f you’re read our why your CV isn’t getting viewed post, you’ll know that your CV’s partner in crime, and penultimate BFF is a covering letter. They work together to reach out to a recruiter and show them what you’re made of. By dictionary definition, a cover letter is a document sent with, and explaining the contents of, another document or a parcel of goods. In our case, a job cover letter is paired with your CV and acts as an introductory to it.
It’s important to note that a cover letter is a supplement to your CV, not a replacement. Meaning, you don’t just repeat whatever has been mentioned. It can be overwhelming to format the letter if you’re not a natural writer (we learnt this the hard way!) but we think we’ve now nailed the recipe…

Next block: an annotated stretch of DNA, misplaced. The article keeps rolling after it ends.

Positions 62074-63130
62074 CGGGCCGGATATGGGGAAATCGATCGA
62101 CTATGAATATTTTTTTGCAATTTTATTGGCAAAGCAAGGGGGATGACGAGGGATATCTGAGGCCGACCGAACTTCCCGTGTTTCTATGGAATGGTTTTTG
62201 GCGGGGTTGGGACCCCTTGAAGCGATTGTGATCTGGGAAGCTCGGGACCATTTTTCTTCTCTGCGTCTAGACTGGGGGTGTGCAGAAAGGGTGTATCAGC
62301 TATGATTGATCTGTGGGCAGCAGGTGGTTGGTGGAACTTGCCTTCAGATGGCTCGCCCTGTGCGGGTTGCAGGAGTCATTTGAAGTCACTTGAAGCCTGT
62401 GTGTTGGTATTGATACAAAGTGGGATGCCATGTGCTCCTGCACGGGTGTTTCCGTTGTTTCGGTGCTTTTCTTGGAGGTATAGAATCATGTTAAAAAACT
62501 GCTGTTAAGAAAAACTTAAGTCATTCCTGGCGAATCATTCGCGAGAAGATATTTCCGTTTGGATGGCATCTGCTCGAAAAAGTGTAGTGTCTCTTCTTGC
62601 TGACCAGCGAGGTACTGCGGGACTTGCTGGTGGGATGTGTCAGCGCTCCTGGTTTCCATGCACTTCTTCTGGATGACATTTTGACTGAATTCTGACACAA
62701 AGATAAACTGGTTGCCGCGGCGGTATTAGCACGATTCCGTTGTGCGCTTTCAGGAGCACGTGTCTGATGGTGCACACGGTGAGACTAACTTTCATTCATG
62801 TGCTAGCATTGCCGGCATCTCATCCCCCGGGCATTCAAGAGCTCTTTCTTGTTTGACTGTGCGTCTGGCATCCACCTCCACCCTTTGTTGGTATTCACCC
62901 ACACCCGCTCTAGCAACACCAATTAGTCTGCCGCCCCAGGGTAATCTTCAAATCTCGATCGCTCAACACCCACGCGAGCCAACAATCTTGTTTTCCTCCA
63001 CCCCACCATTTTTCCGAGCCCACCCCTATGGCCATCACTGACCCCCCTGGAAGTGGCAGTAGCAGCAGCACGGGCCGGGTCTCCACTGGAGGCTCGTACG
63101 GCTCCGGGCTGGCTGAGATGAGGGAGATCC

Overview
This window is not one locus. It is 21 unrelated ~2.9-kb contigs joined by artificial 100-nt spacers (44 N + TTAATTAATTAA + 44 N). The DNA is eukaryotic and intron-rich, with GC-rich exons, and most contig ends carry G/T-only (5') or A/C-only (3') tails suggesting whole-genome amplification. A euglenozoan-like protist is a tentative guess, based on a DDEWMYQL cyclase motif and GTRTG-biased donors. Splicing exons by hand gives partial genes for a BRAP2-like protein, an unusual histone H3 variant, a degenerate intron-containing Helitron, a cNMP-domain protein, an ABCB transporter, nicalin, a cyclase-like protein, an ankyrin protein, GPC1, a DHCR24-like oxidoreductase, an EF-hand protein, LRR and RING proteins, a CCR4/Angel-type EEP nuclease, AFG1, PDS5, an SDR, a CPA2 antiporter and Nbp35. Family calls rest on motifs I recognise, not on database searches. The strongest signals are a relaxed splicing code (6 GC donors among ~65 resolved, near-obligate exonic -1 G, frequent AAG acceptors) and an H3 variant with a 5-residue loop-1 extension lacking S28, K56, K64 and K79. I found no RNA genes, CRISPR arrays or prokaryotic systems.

Without further ado, our tried and tested format to craft the perfect cover letter:
1. Header - Input contact information
2. Greeting the recruiter/hiring manager
3. Opening paragraph - Grab the reader’s attention with 2-3 of your top achievements
4. Second paragraph - Explain why you’re the perfect candidate for the job
5. Third paragraph - Explain why you’re a good match for the company
6. Formal closing
It’s as simple as that! And, of course, make sure the document is easily read, in the format of a letter and paired with a simple colour scheme, and you’re good to go!
Why your CV isn’t getting you an interview, from a professional recruiter.